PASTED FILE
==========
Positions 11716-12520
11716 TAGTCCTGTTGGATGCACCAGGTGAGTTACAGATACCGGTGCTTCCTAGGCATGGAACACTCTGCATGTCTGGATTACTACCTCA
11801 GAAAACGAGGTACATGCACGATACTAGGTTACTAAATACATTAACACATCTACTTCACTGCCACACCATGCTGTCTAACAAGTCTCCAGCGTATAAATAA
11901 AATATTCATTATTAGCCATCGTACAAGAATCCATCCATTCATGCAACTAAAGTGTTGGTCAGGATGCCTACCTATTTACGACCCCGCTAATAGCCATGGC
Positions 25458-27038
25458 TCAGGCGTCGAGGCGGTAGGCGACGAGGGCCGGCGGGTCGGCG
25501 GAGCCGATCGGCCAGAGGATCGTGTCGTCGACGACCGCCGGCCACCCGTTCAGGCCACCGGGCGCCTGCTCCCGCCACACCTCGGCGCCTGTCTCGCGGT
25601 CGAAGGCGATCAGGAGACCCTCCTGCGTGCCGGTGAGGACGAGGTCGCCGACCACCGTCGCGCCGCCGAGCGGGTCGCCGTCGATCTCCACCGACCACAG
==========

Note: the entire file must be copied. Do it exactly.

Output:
Positions 11716-12520
11716 TAGTCCTGTTGGATGCACCAGGTGAGTTACAGATACCGGTGCTTCCTAGGCATGGAACACTCTGCATGTCTGGATTACTACCTCA
11801 GAAAACGAGGTACATGCACGATACTAGGTTACTAAATACATTAACACATCTACTTCACTGCCACACCATGCTGTCTAACAAGTCTCCAGCGTATAAATAA
11901 AATATTCATTATTAGCCATCGTACAAGAATCCATCCATTCATGCAACTAAAGTGTTGGTCAGGATGCCTACCTATTTACGACCCCGCTAATAGCCATGGC
Positions 25458-27038
25458 TCAGGCGTCGAGGCGGTAGGCGACGAGGGCCGGCGGGTCGGCG
25501 GAGCCGATCGGCCAGAGGATCGTGTCGTCGACGACCGCCGGCCACCCGTTCAGGCCACCGGGCGCCTGCTCCCGCCACACCTCGGCGCCTGTCTCGCGGT
25601 CGAAGGCGATCAGGAGACCCTCCTGCGTGCCGGTGAGGACGAGGTCGCCGACCACCGTCGCGCCGCCGAGCGGGTCGCCGTCGATCTCCACCGACCACAG